According to study findings published in Lancet Diabetes & Endocrinology, patients in low- and middle-income countries may have a harder time finding and affording essential diabetes drugs than those who live in wealthier countries, as reported in Channel News Asia.
In the study, investigators examined data collected in pharmacies and from surveys of more than 156 000 people, ages 35 to 70 years, in 604 communities across 22 countries. Researchers looked at metformin and insulin, as well as combination therapy with these drugs and other diabetes medications.
Results showed that metformin was available in all of the pharmacies they checked in high-income countries and in India, but it was stocked in only 65 percent of other low-income countries excluding India. Moreover, the drug was affordable for more than 99 percent of patients in wealthier nations, compared with 73 percent in poor countries.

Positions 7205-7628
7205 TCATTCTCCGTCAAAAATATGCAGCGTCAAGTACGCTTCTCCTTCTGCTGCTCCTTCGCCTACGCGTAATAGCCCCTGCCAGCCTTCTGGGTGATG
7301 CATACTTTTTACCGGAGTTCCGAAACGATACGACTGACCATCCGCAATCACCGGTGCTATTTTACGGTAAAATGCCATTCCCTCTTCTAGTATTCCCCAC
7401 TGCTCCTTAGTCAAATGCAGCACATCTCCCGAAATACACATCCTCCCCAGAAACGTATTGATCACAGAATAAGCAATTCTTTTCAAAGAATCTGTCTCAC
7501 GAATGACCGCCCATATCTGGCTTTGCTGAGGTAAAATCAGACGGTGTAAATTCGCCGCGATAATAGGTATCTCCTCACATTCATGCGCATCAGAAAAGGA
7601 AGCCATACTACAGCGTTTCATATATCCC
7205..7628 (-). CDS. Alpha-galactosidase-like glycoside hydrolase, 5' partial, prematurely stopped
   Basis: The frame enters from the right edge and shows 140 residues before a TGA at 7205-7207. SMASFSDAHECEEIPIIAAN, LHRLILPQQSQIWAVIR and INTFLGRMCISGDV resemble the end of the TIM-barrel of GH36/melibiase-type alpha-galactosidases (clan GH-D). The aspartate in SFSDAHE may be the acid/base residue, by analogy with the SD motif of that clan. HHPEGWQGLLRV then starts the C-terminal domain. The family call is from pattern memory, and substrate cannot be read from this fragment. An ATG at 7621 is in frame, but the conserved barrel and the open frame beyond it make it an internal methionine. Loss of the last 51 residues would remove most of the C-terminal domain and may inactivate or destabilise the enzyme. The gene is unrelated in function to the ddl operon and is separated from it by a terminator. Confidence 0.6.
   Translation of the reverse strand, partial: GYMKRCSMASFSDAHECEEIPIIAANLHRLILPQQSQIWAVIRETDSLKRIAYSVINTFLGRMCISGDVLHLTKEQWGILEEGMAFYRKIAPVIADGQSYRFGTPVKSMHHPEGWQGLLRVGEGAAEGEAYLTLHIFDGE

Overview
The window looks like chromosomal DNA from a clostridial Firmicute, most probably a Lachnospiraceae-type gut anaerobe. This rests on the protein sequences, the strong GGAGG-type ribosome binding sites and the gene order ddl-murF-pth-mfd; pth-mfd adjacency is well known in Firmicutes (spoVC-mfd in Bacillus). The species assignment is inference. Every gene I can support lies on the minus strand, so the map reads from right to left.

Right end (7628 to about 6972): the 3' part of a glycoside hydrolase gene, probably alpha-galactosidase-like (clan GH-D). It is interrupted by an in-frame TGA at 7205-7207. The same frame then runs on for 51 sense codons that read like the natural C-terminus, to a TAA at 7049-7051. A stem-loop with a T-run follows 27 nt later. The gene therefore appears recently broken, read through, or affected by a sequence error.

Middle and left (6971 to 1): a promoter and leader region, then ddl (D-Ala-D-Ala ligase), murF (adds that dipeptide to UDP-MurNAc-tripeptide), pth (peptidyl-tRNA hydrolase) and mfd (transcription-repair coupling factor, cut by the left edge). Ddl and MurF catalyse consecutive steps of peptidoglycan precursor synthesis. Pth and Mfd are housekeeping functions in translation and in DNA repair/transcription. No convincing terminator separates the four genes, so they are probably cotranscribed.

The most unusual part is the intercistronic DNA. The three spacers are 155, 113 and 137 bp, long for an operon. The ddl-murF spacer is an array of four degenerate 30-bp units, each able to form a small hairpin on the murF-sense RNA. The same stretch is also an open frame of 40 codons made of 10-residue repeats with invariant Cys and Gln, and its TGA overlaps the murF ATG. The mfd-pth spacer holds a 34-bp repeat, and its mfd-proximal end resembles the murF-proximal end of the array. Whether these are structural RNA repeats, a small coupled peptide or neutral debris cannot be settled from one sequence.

Insulin was available in 94 percent of pharmacies in high-income countries, in 76 percent of pharmacies in India, and in only about 10 percent of pharmacies in low-income countries excluding India. However, roughly three percent of households in high-income countries and 63 percent of households in low-income countries could not afford insulin, the study found.
Moreover, among the approximately 14 000 patients in the study with diabetes, 74 percent of those living in high-income countries took medications to manage the condition, versus 30 percent of patients in low-income countries.
The findings provide fresh evidence of the need to improve global access to diabetes medicines, particularly with insulin, commented Alessandra Ferrario, author of an accompanying editorial.
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